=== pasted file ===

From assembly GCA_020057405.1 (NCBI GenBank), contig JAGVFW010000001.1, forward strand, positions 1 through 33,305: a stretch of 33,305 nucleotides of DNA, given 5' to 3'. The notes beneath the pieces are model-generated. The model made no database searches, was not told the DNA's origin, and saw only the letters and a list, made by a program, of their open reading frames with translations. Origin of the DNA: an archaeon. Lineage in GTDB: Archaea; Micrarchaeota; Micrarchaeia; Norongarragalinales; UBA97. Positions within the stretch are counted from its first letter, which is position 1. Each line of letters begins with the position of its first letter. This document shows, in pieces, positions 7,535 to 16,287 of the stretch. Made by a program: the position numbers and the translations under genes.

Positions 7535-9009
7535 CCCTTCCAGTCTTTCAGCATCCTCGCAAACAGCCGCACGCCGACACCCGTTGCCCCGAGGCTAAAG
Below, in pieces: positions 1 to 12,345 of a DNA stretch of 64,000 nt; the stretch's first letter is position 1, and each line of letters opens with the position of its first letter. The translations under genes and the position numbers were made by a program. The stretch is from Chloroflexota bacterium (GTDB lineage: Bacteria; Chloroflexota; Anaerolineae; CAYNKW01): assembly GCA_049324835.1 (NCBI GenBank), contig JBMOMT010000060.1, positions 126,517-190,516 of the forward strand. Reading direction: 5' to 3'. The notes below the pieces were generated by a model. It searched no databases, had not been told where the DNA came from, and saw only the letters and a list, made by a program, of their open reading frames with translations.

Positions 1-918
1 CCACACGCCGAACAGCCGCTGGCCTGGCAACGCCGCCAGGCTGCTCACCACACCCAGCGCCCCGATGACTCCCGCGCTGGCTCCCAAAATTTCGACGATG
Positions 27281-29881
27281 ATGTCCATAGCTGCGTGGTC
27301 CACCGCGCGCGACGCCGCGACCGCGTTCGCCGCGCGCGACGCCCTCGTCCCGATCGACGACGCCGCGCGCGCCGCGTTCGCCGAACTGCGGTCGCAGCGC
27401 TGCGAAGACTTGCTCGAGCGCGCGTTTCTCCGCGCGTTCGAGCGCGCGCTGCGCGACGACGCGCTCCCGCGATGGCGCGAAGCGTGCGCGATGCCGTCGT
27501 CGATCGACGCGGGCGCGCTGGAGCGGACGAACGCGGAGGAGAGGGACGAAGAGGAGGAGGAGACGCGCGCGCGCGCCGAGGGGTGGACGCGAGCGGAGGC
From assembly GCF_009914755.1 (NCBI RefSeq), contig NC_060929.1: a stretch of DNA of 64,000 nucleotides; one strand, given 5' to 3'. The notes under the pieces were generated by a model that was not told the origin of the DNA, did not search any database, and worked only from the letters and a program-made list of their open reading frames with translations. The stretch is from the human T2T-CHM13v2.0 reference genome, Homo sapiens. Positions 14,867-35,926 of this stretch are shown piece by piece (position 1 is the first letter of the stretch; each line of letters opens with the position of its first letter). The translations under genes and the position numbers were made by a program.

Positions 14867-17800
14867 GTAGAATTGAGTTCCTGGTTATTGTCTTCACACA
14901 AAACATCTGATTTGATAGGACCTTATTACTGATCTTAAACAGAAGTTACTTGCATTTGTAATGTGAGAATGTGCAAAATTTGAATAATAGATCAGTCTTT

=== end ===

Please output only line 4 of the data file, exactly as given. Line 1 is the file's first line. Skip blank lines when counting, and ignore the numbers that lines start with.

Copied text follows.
Below, in pieces: positions 1 to 12,345 of a DNA stretch of 64,000 nt; the stretch's first letter is position 1, and each line of letters opens with the position of its first letter. The translations under genes and the position numbers were made by a program. The stretch is from Chloroflexota bacterium (GTDB lineage: Bacteria; Chloroflexota; Anaerolineae; CAYNKW01): assembly GCA_049324835.1 (NCBI GenBank), contig JBMOMT010000060.1, positions 126,517-190,516 of the forward strand. Reading direction: 5' to 3'. The notes below the pieces were generated by a model. It searched no databases, had not been told where the DNA came from, and saw only the letters and a list, made by a program, of their open reading frames with translations.